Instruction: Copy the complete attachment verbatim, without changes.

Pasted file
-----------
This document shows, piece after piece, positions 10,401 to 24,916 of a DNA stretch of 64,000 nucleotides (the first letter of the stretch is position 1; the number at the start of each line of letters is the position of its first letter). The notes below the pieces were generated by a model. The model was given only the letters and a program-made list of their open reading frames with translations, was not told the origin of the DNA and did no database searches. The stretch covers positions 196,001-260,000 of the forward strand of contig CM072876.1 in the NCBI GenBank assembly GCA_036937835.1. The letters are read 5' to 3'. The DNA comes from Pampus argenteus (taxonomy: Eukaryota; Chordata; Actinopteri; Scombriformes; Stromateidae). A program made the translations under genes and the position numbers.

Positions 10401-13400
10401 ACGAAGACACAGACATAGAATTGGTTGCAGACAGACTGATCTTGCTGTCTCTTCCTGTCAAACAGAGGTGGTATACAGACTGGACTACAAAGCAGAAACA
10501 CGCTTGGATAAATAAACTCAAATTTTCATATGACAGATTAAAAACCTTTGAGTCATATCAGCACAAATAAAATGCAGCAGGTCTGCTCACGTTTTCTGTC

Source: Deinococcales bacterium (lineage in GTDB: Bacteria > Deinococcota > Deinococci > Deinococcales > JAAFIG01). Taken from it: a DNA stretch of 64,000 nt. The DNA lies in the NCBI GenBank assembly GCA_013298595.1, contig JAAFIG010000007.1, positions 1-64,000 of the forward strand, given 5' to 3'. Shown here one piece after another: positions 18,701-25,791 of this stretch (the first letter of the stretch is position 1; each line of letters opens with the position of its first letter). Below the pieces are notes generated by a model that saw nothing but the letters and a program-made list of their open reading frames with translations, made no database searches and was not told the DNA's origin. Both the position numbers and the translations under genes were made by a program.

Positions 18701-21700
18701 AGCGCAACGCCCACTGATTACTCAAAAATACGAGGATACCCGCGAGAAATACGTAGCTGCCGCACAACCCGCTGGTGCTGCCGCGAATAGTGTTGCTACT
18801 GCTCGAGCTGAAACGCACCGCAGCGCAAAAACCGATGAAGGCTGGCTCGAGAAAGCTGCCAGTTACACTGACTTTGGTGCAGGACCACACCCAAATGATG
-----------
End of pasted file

This document shows, piece after piece, positions 10,401 to 24,916 of a DNA stretch of 64,000 nucleotides (the first letter of the stretch is position 1; the number at the start of each line of letters is the position of its first letter). The notes below the pieces were generated by a model. The model was given only the letters and a program-made list of their open reading frames with translations, was not told the origin of the DNA and did no database searches. The stretch covers positions 196,001-260,000 of the forward strand of contig CM072876.1 in the NCBI GenBank assembly GCA_036937835.1. The letters are read 5' to 3'. The DNA comes from Pampus argenteus (taxonomy: Eukaryota; Chordata; Actinopteri; Scombriformes; Stromateidae). A program made the translations under genes and the position numbers.

Positions 10401-13400
10401 ACGAAGACACAGACATAGAATTGGTTGCAGACAGACTGATCTTGCTGTCTCTTCCTGTCAAACAGAGGTGGTATACAGACTGGACTACAAAGCAGAAACA
10501 CGCTTGGATAAATAAACTCAAATTTTCATATGACAGATTAAAAACCTTTGAGTCATATCAGCACAAATAAAATGCAGCAGGTCTGCTCACGTTTTCTGTC

Source: Deinococcales bacterium (lineage in GTDB: Bacteria > Deinococcota > Deinococci > Deinococcales > JAAFIG01). Taken from it: a DNA stretch of 64,000 nt. The DNA lies in the NCBI GenBank assembly GCA_013298595.1, contig JAAFIG010000007.1, positions 1-64,000 of the forward strand, given 5' to 3'. Shown here one piece after another: positions 18,701-25,791 of this stretch (the first letter of the stretch is position 1; each line of letters opens with the position of its first letter). Below the pieces are notes generated by a model that saw nothing but the letters and a program-made list of their open reading frames with translations, made no database searches and was not told the DNA's origin. Both the position numbers and the translations under genes were made by a program.

Positions 18701-21700
18701 AGCGCAACGCCCACTGATTACTCAAAAATACGAGGATACCCGCGAGAAATACGTAGCTGCCGCACAACCCGCTGGTGCTGCCGCGAATAGTGTTGCTACT
18801 GCTCGAGCTGAAACGCACCGCAGCGCAAAAACCGATGAAGGCTGGCTCGAGAAAGCTGCCAGTTACACTGACTTTGGTGCAGGACCACACCCAAATGATG